In recent years, flooding at nuclear power plants (NPP) has increased emphasis on using high fidelity simulations to evaluate the vulnerability of nuclear plants. One of the key limitations in the use of high fidelity simulations is related to a lack of verification and validation (V&V) of such simulations. One outcome of incomplete and insufficient V&V relates to a large degree of uncertainty in the simulation results which in turn leads to conservative assumptions by the decision makers. Past experience has shown that such conservative assumptions in the context of safety assessment for other external hazards such as seismic have resulted in highly overdesigned NPP systems and excessively high costs. Therefore, it is quite important that various uncertainties in this process are appropriately identified and included through formal uncertainty quantification (UQ). A robust framework for verification and validation is needed to not only include uncertainties but also to formalize the confidence in predictions of system level validation that are based on component level data using Bayesian Network. In addition, the framework has to identify the basic events that are critical in the perspective of overall validation. This process helps in allocating the resources efficiently thereby reducing the effort to conduct high fidelity simulations and large-scale experiments.

Date: 01/01/21 - 12/31/22
Amount: $255,764.00
Funding Agencies: NC Department of Transportation

The NCDOT is in the process of deconstructing the 56 year old Bonner Bridge. This deconstruction provides an opportunity to evaluate the aged girders of the bridge and to compare their performance to load rating calculations. Such a comparison will provide a better understanding of the accuracy and assumptions associated with prestressing losses and will allow for refinements to the load rating procedures. This project focuses on a complete performance evaluation of the Bonner Bridge girders including full-scale load testing of 9 of the 61 ft. by 45 in. deep AASHTO Type III girders. The load testing will be conducted in the Constructed Facilities Lab (CFL) located at North Carolina State University. The research will provide recommendations for updates to the NCDOT Structures Management’s Manual guidelines. These assessments will also include directly evaluating the current amount of stress (after losses) in the girder prestressing steel; the condition, strength and stiffness of the concrete materials; and the location and extent of damage and repair of the girders.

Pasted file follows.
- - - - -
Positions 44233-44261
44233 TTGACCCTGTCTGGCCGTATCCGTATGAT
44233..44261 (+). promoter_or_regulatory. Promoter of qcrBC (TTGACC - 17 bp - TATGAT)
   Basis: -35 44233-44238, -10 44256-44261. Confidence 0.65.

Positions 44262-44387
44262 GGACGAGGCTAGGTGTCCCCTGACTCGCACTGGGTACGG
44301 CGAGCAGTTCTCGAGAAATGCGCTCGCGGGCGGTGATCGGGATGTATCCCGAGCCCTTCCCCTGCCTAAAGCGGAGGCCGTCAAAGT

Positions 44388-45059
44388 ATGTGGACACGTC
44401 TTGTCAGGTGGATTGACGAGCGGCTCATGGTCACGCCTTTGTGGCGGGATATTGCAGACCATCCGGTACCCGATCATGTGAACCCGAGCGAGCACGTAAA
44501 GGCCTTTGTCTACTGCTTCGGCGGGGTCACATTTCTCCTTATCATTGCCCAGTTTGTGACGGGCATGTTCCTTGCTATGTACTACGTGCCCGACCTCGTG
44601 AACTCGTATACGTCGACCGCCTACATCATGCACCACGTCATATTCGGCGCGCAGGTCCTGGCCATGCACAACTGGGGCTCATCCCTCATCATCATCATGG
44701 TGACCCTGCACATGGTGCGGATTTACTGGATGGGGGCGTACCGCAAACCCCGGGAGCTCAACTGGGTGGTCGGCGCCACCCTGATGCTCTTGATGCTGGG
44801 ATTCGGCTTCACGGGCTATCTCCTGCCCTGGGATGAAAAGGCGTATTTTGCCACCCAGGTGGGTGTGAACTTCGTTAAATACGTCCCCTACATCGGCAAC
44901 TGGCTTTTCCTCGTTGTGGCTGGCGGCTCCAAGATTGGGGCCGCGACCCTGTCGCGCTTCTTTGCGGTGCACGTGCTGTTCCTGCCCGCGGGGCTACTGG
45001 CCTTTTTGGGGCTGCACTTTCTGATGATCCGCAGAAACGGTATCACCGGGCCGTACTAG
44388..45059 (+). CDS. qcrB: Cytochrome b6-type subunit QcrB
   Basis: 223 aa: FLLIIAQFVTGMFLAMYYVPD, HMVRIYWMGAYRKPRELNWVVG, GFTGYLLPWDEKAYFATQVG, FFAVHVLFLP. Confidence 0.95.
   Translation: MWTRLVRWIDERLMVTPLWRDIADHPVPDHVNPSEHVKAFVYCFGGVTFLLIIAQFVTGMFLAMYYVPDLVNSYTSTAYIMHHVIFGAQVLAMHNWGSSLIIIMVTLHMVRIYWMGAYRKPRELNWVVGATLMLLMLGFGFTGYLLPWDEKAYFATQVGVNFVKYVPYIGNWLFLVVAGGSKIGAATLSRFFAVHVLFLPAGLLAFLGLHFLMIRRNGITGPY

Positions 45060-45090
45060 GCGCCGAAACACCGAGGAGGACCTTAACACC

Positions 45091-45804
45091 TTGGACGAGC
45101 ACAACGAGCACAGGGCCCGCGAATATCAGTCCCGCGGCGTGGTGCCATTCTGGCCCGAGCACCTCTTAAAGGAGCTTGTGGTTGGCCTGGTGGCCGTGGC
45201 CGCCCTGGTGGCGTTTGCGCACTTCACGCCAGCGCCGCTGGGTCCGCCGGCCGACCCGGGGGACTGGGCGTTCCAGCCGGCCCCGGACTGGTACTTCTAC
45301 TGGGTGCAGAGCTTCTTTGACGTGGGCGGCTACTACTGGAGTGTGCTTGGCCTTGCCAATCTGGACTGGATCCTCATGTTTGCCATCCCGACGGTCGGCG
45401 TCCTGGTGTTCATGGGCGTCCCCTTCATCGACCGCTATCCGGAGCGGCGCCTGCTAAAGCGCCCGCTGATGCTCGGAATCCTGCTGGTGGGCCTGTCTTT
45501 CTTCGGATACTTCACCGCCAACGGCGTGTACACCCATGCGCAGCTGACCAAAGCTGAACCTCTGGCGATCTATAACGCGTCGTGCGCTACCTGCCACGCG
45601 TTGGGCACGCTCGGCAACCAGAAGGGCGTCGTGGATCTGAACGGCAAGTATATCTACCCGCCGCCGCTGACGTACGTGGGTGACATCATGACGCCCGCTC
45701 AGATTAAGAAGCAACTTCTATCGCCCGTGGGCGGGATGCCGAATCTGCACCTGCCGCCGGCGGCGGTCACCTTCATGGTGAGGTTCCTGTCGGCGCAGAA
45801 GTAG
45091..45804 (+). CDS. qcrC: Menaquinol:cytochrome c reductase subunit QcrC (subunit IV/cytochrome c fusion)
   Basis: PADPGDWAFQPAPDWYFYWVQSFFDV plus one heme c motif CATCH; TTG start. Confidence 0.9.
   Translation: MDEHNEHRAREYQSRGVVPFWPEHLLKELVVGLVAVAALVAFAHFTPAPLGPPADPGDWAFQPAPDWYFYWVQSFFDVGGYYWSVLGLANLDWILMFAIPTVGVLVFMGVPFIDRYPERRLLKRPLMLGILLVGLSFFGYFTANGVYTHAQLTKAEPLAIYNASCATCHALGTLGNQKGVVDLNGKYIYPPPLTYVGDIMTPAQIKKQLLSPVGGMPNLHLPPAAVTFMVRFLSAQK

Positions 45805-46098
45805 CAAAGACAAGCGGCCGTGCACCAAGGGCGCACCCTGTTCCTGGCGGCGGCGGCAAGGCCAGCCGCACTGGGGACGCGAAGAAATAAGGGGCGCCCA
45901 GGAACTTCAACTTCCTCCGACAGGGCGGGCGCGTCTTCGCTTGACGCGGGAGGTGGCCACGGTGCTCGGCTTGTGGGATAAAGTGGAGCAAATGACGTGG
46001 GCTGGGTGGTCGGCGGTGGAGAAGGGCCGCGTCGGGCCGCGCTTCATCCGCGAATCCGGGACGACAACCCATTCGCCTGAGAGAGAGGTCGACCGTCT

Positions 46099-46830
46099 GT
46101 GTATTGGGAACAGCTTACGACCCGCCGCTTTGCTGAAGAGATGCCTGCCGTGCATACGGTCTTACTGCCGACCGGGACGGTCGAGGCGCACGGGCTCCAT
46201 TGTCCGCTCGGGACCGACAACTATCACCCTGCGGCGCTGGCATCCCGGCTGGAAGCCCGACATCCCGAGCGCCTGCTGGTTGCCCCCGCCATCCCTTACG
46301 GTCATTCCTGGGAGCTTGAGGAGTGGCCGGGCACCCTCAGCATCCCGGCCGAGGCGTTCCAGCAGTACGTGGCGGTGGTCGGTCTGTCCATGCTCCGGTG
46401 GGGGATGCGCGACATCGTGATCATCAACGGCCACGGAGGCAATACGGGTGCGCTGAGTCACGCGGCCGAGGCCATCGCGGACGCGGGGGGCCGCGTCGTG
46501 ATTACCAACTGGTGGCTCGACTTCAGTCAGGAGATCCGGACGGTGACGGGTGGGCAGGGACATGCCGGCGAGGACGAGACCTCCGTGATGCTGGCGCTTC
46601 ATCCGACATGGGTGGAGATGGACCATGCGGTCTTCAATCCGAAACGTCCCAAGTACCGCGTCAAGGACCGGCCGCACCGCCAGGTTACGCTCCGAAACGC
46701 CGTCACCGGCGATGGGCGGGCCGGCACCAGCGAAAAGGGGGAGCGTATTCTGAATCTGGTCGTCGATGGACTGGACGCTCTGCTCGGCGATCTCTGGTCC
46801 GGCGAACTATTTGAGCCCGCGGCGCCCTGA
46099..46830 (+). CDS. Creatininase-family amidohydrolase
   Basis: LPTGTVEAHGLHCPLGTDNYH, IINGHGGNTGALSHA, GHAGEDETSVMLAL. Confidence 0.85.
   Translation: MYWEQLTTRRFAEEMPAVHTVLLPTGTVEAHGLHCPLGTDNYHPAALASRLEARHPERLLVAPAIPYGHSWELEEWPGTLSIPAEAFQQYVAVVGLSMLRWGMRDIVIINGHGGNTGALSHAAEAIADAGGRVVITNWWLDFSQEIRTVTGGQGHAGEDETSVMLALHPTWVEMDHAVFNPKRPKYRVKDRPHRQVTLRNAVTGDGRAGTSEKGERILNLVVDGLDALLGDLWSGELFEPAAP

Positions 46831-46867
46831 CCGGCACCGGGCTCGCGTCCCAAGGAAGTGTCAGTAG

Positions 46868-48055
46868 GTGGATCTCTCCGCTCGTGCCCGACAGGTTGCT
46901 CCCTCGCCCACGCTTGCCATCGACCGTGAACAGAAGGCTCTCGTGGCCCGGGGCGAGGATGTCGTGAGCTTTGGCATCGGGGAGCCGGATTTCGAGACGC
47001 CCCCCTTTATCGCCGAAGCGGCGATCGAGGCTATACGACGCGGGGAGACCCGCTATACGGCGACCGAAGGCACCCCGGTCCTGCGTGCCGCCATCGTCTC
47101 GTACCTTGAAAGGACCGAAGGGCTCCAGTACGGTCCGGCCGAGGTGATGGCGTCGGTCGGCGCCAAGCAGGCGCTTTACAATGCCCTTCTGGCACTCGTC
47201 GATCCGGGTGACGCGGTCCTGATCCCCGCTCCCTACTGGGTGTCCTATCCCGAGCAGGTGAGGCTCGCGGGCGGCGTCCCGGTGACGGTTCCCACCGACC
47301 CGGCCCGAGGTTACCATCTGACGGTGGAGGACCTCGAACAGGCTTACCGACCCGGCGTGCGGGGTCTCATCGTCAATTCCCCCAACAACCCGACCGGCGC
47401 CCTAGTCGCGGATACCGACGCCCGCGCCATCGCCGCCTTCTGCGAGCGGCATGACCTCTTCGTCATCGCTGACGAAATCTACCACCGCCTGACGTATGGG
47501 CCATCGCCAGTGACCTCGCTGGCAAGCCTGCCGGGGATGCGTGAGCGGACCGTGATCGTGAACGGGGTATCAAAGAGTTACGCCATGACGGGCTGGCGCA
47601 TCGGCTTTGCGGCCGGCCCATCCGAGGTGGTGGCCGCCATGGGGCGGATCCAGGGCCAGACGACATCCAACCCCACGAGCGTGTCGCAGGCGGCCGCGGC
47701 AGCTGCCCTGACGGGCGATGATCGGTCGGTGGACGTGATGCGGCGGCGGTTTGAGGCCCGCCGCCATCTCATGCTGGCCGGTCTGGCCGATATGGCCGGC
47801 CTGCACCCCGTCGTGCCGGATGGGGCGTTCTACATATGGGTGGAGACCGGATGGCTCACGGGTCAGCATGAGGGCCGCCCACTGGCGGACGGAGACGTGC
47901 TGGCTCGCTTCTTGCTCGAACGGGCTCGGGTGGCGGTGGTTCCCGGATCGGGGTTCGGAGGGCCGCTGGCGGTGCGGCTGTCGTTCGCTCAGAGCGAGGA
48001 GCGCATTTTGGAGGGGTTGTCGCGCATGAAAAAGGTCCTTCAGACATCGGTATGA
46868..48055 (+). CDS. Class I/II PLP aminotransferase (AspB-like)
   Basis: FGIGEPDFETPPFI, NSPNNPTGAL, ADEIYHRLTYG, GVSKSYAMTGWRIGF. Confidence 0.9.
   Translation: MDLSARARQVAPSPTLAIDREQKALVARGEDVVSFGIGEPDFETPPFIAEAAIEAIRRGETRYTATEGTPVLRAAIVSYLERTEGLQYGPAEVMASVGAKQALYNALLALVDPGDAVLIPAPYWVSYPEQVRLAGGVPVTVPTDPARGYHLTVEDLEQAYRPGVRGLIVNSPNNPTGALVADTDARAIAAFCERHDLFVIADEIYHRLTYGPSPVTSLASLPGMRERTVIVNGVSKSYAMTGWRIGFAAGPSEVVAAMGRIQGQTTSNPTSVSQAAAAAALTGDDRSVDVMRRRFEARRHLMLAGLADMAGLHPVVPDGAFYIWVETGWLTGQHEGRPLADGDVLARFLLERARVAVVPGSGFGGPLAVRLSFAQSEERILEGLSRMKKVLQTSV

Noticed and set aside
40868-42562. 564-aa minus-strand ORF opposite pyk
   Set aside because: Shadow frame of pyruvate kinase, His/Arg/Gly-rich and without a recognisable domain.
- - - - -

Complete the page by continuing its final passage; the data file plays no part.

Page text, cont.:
Date: 01/11/21 - 7/11/22
Amount: $30,000.00
Funding Agencies: Concrete Reinforcing Steel Institute

Reinforced concrete deep beams are members that have a relatively small shear span with respect to their depth. When the shear span to depth ratio (a/d) of such members becomes less than about 2.5, the members are governed by shear deformations and plane sections do not remain plane. Reinforced concrete transfer girders, bridge pier caps, and corbels are all examples of deep beams. These members are often heavily stressed and contain large quantities of reinforcement. The proposal is to conduct six large scale tests to investigate the performance of high strength T-headed reinforcing bars for use as shear reinforcement in shear critical deep beams. The large-scale experiments will be heavily instrumented with three-dimensional LED Optotrak targets as well as large field of view three-dimensional digital image correlation systems. In addition to experimental investigations, the research will be complimented with analytical evaluation of deep beams. These analytical methods will be used to predict the effect of using high strength T-headed reinforcing bars on material stresses, failure mechanisms, crack widths, crack slips and global member response.

Date: 01/01/20 - 12/31/21
Amount: $42,311.00
Funding Agencies: Electricite de France (EDF/DER)

In recent years, flooding at nuclear power plants (NPP) has increased emphasis on using high fidelity simulations to evaluate the vulnerability of nuclear plants. One of the key limitations in the use of high fidelity simulations is related to a lack of verification and validation (V&V) of such simulations. One outcome of incomplete and insufficient V&V relates to a large degree of uncertainty in the simulation results which in turn leads to conservative assumptions by the decision makers. Past experience has shown that such conservative assumptions in the context of safety assessment for other external hazards such as seismic have resulted in highly overdesigned NPP systems and excessively high costs. Therefore, it is quite important that various uncertainties in this process are appropriately identified and included through formal uncertainty quantification (UQ). A robust framework for verification and validation is needed to not only include uncertainties but also to formalize the confidence in predictions of system level validation that are based on component level data using Bayesian Network. In addition, the framework has to identify the basic events that are critical in the perspective of overall validation. This process helps in allocating the resources efficiently thereby reducing the effort to conduct high fidelity simulations and large-scale experiments.